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Heartfelt gift ideas for teacher that break the mold

It's natural to want to find nice gifts for teachers. After all, they spend six-plus hours a day, five days a week with your child. But this year, instead shopping, why not encourage the kids to make or do something special? After all, teachers say heartfelt gifts are their favorites (honest!).

Pay it forward

"(Teachers) never expect to receive gifts. We really don't," says Ann Debien, a kindergarten teacher of nearly 30 years currently at Tonda Elementary School in Canton. "When I was a young teacher and kids would bring me gifts, I was always so thankful and appreciative."

But it wasn't always something she needed. Holiday gifts could add up to a lot of popcorn tins, mugs, and other trinkets. So Debien began to brainstorm ways her students could pool efforts to give a gift to serve others.

For the last few years, around the first week of December, Debien sends out a letter to her students' parents, letting them know that in lieu of gifts, she would ask parents and students – if they're interested – to donate to a cause.

In the past, she's had her students collect food items to provide dinner for families that would otherwise go without a holiday meal; she's signed up to give gifts to families in need through the Salvation Army

Last year, she suggested her students donate to Maybury Farm in Northville. Kids gave money to "adopt" animals there; through their collected funds, Debien was able to sign up to provide food and care for a bunny, a sheep and a goat.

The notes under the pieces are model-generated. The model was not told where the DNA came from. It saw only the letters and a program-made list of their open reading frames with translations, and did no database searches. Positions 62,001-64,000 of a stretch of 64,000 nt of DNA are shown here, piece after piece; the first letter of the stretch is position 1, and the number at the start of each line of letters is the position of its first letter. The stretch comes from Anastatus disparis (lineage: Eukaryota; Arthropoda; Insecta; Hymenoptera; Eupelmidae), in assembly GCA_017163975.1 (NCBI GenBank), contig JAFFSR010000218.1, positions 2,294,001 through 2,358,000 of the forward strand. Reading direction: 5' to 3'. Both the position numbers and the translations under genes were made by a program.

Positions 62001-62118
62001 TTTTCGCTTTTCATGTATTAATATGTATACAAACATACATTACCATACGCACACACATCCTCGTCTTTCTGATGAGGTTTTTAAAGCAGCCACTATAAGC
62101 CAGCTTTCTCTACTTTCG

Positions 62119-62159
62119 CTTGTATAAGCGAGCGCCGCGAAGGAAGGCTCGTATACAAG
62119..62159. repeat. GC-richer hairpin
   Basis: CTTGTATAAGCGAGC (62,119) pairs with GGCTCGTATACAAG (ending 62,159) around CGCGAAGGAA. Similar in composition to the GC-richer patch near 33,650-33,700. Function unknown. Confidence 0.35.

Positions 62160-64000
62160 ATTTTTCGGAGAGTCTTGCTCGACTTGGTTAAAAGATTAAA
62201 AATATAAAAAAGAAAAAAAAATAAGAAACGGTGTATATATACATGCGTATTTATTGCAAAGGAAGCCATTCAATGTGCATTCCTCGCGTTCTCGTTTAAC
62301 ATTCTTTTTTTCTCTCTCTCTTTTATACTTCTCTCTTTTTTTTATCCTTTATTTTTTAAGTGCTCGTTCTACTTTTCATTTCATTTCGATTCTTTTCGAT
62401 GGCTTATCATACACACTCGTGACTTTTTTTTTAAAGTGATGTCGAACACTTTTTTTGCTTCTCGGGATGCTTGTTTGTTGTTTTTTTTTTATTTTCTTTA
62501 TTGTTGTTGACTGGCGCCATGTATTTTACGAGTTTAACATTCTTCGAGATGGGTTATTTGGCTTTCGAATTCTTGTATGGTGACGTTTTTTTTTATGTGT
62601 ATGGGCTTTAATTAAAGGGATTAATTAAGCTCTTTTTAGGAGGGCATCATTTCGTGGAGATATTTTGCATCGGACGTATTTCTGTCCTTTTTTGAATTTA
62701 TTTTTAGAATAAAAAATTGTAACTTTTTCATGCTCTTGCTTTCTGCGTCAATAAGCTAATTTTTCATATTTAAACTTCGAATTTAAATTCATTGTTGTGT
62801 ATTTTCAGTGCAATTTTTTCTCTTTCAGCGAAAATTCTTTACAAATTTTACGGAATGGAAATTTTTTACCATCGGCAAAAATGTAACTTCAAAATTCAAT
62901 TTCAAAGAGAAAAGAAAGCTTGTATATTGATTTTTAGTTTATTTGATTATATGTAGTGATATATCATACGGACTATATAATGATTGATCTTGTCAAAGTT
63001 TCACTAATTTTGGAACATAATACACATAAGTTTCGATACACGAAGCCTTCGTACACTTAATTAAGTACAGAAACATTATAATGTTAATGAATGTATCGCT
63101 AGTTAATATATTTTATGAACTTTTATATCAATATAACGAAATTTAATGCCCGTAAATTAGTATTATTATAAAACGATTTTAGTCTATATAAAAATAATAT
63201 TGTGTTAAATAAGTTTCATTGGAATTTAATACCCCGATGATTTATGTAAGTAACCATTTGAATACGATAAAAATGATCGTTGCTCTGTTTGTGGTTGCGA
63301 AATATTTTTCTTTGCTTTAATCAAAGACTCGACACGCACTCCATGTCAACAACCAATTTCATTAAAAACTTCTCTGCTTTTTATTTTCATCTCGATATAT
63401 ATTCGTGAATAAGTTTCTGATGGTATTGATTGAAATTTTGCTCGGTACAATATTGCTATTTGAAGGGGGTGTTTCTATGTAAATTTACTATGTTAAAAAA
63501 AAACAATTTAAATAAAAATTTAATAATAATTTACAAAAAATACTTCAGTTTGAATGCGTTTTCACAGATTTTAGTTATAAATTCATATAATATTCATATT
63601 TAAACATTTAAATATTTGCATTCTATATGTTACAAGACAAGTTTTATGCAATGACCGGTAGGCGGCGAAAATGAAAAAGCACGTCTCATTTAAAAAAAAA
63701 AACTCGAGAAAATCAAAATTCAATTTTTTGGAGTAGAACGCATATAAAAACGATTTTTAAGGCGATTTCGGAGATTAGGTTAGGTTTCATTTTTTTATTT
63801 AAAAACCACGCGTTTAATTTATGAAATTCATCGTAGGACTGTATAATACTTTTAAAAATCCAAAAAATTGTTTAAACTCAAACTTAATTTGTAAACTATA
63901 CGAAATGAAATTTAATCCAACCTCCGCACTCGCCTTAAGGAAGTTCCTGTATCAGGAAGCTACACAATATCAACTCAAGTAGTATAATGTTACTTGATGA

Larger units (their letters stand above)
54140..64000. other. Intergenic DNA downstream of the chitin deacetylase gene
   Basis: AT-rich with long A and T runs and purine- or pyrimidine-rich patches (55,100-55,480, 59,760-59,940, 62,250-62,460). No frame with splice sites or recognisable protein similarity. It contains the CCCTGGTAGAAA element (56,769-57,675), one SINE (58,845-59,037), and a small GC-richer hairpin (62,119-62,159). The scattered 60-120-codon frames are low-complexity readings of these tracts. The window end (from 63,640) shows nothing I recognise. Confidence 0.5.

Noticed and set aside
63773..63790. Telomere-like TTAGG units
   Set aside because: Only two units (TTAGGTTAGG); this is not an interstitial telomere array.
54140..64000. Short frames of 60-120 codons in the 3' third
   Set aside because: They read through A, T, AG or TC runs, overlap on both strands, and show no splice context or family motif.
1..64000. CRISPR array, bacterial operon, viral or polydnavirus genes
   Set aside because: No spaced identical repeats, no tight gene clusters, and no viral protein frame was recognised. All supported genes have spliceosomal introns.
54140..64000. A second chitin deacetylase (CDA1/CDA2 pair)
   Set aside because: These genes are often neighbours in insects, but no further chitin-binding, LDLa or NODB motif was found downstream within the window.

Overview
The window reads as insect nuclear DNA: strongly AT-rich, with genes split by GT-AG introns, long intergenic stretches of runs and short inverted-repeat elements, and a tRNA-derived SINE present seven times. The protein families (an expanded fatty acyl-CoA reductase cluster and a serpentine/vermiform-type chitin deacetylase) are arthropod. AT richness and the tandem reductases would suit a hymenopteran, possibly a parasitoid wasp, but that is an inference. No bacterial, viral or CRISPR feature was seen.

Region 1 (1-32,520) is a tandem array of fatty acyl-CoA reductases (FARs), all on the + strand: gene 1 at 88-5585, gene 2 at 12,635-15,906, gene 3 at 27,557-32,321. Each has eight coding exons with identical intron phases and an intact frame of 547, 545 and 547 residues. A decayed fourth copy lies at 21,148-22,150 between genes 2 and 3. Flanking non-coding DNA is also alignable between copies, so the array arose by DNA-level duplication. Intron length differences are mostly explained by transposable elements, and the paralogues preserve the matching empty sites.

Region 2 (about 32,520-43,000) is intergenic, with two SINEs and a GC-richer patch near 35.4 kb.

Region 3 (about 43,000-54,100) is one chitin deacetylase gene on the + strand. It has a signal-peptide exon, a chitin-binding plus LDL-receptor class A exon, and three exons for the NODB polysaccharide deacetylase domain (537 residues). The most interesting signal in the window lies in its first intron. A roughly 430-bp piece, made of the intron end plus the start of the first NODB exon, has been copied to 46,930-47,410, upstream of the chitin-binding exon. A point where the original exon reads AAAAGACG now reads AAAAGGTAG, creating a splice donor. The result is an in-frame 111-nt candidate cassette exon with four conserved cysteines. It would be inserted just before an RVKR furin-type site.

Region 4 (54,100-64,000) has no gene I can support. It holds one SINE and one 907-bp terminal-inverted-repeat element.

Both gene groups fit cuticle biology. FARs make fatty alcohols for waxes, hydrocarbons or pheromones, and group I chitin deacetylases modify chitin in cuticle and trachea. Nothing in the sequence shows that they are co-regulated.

"I let the students vote on which animals we should adopt," says Debien. Later in the school year, students took a field trip to the farm to visit "their" animals.

Get creative

While Debien appreciates her students' desire to get her something special, she says the best holiday gift is something that the student has created. That's right. No expensive gift basket, no pricey gift certificate; just a card made with crayon and paper.

"I don't think any teacher can really express how much they love receiving those cards," says Debien. "Getting something students created on their own, that shows how much they've learned. I can't stress enough how much teachers like seeing something they've drawn and written. It's a compliment."

When students bring in a card, Debien tries to make a big deal out it, thanking the child and hanging it up near her desk for the whole class to see. The cards, which usually say something like, "I love you," "You're my favorite teacher," or "You're the best," stay up even after the holidays.

Joyce Bayer, a kindergarten teacher for over 20 years, agrees that teachers' favorite gifts are those that come straight from students' handiwork. As a kindergarten teacher at a charter school in Detroit, she says many of her students' parents don't have extra money to spend on gifts for their own kids, let alone offering presents to teachers.